don't spend hours Googling what to pack, what I, as a woman, man should wear, and trying to figure out the temperatures and activities I should prepare for. You don’t have hours to spare researching your Morocco packing list the way . We want to simplify your search and give you not just a Morocco packing list, but to also answer: What should you wear in Morocco — especially as a woman? What should you pack if you’re going there in the winter? The summer?
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For men, there’s not too much special to consider when figuring out what to wear in Morocco. In a nutshell, my advice to you would be:
- Jeans and t-shirt are fine.
- Long shorts (sorry SoCal hipsters) and t-shirts are OK in hotter regions, but are sometimes shorts are viewed as underwear. Bring them, but follow local cues.
- Don’t dress like a bum / Aladdin / etc. It could either get you unwanted attention (of the “hey, hey, hashish?” variety) or you’ll just be laughed at.
For women, you will have to make sure you wear culturally appropriate clothing while traveling in Morocco. However, even though Morocco is predominantly Muslim, it’s more relaxed than some of its neighbors to the east, and most major tourist spots have gotten used to foreigners and their style. Still, be culturally respectful and:
- Cover your shoulders and leave the strappy tops at home.
- Cover your knees at least. In rural areas, full length is even better.
- You don’t need to cover your head, but bring a scarf for visiting mosques.
- I know short shorts and crop tops are in, but leave them at home.
Loose fitting pants and tunics are fantastic for travel to Morocco, especially if you’re there in a hotter month (more on that later).
While I was there in April, I wore a t-shirt, light sweater, baggy pair of jeans, scarf, and flip-flops most days. If I wasn’t wearing the scarf, it was at least in my bag just in case.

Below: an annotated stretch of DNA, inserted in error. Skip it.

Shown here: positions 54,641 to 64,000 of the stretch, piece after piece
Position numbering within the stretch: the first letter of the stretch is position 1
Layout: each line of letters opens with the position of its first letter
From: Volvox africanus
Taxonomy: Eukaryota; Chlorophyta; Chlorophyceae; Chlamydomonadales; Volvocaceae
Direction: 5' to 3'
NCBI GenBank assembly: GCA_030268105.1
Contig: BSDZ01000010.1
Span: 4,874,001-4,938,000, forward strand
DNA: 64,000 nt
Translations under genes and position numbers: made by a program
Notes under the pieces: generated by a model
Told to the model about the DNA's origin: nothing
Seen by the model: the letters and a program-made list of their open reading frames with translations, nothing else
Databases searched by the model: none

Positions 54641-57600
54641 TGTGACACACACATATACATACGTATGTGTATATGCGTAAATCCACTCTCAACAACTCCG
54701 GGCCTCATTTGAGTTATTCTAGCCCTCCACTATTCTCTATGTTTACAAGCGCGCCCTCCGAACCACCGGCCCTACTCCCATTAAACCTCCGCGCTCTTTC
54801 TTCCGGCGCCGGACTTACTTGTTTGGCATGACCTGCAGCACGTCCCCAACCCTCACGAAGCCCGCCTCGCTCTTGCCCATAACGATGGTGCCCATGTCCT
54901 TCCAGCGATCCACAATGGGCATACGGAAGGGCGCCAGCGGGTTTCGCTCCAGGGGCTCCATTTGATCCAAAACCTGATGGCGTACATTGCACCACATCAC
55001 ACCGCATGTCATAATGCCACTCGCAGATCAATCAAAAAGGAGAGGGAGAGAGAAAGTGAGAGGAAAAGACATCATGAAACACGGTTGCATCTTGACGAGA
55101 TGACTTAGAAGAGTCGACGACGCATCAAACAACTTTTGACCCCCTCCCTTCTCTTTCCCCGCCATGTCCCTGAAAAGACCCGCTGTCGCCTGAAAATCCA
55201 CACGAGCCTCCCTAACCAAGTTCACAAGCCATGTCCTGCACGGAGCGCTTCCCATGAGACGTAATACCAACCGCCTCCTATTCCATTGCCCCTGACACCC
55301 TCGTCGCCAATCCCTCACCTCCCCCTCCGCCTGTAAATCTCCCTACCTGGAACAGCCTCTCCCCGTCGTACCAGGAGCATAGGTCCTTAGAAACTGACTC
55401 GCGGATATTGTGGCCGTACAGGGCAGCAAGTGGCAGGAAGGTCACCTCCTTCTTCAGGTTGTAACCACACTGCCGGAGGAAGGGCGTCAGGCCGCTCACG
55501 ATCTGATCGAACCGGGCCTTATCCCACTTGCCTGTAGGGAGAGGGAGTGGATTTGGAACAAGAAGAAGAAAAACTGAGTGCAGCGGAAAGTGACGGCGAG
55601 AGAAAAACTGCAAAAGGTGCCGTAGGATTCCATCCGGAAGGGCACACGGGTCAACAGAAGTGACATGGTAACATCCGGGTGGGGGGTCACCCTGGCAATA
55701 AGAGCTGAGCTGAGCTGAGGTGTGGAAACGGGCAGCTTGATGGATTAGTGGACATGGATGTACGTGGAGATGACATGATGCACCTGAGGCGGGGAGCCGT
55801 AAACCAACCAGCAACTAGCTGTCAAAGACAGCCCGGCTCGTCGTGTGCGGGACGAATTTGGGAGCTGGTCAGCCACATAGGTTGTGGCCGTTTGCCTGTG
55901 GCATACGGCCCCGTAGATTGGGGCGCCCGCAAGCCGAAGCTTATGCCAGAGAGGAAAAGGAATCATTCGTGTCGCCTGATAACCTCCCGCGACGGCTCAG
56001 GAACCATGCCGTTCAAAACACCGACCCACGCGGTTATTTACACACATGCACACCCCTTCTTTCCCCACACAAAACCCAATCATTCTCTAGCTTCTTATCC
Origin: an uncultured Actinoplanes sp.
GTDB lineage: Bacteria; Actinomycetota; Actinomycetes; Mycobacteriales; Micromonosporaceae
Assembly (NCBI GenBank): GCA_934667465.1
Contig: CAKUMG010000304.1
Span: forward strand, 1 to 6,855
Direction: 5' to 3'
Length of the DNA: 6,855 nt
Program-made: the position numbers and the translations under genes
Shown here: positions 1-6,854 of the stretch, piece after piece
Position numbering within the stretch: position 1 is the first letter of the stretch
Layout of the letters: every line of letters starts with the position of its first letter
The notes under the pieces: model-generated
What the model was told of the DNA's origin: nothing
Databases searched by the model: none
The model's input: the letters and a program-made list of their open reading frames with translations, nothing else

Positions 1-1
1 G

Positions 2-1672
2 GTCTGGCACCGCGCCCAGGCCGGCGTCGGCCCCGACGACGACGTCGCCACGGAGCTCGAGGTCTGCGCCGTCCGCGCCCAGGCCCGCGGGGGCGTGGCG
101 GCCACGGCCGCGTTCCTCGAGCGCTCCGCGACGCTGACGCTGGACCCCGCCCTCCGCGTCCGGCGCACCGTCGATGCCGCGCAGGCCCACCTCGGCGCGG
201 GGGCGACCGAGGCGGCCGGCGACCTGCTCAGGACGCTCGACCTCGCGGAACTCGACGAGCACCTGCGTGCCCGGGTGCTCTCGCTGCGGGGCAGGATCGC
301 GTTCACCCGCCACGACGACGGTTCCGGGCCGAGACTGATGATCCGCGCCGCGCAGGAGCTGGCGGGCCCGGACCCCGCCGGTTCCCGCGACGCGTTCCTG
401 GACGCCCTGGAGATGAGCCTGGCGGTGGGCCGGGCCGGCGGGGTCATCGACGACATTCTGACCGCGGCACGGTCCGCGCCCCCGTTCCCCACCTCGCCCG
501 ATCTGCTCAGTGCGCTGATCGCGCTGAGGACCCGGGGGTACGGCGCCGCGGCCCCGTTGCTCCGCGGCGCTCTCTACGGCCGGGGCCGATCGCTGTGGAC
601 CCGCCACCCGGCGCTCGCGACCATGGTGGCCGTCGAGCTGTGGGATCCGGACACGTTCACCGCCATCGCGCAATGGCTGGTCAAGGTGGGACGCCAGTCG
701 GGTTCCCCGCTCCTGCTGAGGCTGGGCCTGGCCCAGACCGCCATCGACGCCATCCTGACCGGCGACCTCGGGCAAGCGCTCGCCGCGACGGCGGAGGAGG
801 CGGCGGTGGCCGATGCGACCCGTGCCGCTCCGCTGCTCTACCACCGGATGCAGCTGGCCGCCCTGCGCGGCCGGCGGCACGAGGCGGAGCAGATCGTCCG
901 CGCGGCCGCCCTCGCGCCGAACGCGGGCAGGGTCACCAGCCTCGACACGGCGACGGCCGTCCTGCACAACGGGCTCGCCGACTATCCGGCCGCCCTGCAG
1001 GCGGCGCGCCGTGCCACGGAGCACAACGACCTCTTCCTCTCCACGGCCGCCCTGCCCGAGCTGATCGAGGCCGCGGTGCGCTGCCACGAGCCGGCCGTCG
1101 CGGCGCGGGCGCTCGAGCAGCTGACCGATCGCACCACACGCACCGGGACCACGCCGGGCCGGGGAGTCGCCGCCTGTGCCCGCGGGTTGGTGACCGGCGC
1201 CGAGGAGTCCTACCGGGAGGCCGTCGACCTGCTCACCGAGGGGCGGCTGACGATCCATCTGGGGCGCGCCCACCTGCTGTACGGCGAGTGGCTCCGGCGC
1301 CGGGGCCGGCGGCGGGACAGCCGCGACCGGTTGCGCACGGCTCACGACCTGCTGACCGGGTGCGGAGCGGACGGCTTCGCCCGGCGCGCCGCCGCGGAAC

My last word on this is that, technically, you could totally walk around in shorts and a tank top in Marrakech’s Djema el Fnaa or any other touristy region — but it will get you attention you don’t want, and it’s not all that respectful.
Morocco’s already pretty relaxed (compared to some other Muslim nations) when it comes to female tourists bearing skin, so don’t abuse it.
What to Pack by Season
December to February are the coldest months of the year in Morocco — and it does get chilly. You’ll see snow on the tops of mountains, and the Sahara can be very cold at night (if you’re planning to do an overnight camel trek out there — which you definitely should!)
The spring and fall are great times to go, when things have warmed up a bit, but haven’t quite hit the brutal summer highs. Since Morocco is an arid climate, temperatures tend to go down after sunset throughout the year, much like California’s climate.
If you’re traveling to Morocco in the winter…
Bring a jacket, closed toe shoes and socks, and a wool cap. If you’re heading to the coast, make sure that jacket is a windbreaker. If you plan on camping or staying in very rustic accommodations, consider bringing your own sleeping bag (ideally one that packs down small).